Without a doubt, 2020 has been a stressful year. Treating yourself to a spa day is the perfect way to unwind and recharge as the year comes to a close. A spa day can consist of anything from a simple face mask and pedicure to going all out with homemade spa water, candles, and a bubble bath. Altogether, it is a great way to make a productive yet relaxing use of time in isolation.

5

Bake Holiday Treats

Baking is a fun and festive solution to cure boredom, spend time with family, and make a tasty snack. Use boxed cookie mix from the store or challenge yourself to a more complicated recipe. You could also hold a baking competition against other family members and test each other’s skills. Make too much? Freshly baked goods also make a great gift to deliver to friends or donate to a local homeless shelter.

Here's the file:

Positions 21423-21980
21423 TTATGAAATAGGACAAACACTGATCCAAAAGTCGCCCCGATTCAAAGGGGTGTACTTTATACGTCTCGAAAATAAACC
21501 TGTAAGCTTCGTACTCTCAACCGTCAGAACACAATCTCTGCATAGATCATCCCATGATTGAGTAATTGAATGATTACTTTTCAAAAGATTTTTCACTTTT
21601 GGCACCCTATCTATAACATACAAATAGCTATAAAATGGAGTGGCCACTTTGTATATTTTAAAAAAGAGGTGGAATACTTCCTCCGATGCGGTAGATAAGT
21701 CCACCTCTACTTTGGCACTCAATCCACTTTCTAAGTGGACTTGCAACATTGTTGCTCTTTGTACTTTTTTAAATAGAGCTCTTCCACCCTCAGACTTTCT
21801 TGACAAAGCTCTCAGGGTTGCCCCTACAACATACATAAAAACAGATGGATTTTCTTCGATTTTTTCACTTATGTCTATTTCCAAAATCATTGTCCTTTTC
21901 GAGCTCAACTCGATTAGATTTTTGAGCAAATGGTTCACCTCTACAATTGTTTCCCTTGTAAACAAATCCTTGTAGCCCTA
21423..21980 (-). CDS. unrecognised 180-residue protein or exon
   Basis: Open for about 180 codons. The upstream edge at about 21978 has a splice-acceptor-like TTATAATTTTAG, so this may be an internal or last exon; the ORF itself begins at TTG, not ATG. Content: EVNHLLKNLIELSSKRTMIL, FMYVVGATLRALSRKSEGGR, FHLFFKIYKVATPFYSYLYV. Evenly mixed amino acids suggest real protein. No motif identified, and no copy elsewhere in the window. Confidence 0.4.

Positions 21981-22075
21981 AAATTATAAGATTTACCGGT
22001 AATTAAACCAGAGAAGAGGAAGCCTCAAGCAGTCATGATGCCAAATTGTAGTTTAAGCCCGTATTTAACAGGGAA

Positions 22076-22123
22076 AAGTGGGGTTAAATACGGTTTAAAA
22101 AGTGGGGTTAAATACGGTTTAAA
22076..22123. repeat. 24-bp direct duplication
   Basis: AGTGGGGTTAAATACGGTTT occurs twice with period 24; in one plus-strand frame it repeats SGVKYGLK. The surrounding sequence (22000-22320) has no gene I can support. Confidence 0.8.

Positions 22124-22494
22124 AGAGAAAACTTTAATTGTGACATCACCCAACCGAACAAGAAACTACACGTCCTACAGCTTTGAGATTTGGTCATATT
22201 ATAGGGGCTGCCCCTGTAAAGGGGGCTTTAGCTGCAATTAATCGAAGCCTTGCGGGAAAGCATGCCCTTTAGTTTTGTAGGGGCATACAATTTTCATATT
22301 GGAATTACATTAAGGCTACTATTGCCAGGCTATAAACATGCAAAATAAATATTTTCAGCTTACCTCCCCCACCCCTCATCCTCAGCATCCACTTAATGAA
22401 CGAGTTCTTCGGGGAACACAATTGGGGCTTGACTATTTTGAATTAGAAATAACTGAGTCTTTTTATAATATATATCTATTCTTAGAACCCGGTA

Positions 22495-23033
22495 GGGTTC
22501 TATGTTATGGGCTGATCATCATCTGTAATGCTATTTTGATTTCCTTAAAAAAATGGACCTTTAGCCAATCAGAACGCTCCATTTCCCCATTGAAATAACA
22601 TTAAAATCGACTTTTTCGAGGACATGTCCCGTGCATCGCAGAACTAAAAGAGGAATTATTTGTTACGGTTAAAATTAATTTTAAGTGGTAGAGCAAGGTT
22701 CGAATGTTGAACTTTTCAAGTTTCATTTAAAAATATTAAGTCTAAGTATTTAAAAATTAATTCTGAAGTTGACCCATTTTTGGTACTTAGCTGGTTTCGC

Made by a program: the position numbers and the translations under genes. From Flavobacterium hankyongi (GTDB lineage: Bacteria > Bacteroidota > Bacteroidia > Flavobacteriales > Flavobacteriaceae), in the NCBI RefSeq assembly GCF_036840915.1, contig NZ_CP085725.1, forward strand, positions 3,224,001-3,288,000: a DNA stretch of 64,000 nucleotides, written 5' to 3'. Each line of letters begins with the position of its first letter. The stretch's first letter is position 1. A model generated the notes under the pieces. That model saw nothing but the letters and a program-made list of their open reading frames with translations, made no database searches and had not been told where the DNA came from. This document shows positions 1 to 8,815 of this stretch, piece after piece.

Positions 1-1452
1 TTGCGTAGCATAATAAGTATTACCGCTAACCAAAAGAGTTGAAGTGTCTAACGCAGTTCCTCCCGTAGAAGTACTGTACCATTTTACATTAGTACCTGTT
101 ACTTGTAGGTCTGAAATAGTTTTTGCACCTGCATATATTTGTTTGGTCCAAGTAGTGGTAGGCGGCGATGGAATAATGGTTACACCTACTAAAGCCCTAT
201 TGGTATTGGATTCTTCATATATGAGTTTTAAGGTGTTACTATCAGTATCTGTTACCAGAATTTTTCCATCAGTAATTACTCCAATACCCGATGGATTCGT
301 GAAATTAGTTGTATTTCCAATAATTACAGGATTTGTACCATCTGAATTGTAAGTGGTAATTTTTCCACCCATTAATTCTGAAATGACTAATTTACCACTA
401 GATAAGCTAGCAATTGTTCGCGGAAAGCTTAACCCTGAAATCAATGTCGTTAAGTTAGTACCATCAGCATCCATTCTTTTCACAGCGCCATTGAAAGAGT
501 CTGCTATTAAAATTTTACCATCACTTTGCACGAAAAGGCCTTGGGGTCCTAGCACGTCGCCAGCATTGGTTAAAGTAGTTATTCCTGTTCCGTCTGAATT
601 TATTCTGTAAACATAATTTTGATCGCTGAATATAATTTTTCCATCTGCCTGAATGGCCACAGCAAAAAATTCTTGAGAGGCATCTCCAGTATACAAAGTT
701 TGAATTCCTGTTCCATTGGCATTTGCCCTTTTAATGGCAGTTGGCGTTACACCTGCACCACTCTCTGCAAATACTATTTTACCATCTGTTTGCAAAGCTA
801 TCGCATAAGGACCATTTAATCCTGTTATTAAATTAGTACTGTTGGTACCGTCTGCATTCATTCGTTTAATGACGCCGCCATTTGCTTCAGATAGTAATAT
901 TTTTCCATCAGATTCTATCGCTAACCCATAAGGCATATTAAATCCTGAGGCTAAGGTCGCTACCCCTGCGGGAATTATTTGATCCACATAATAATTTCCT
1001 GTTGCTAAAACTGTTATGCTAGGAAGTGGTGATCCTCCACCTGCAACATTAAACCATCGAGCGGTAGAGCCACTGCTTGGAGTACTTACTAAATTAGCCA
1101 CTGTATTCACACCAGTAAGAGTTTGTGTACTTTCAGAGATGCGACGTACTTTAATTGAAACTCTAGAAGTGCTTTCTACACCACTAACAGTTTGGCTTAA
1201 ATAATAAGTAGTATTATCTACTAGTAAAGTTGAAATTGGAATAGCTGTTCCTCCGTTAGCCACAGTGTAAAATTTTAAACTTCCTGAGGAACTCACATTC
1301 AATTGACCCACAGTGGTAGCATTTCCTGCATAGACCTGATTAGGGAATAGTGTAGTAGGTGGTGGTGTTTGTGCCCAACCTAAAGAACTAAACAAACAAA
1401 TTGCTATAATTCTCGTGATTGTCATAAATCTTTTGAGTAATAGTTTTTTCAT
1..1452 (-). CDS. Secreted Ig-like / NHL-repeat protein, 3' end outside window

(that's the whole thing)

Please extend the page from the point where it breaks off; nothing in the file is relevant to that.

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Craft Up a (Snow)Storm

Try some of The Paw Print’s favorite artsy activities: you can knit a scarf for a loved one: an affordable way to try a new hobby and show someone you care. Or create a Christmas collage by printing out personal photos (or your favorite Pinterest images) and bedazzling them with glitter, glue and stickers. Plant owners can also decorate their houseplants for the holidays in ornaments and garlands as an alternative to decorating a Christmas tree.

8

Spruce Up Your Space

Another great way to spice up the festive season is to start interior decorating. From a wintery, sophisticated vibe to a warm and cozy ambience, there are so many ways to personalize your house into your very own holiday habitat. You can get tons of inspiration from Pinterest, find a majority of DIY materials at Hobby Lobby or Michaels and purchase pillows and fairy lights from Target. There are so many options, so go crazy!

11

Capture the Moment with Self-TImed Photos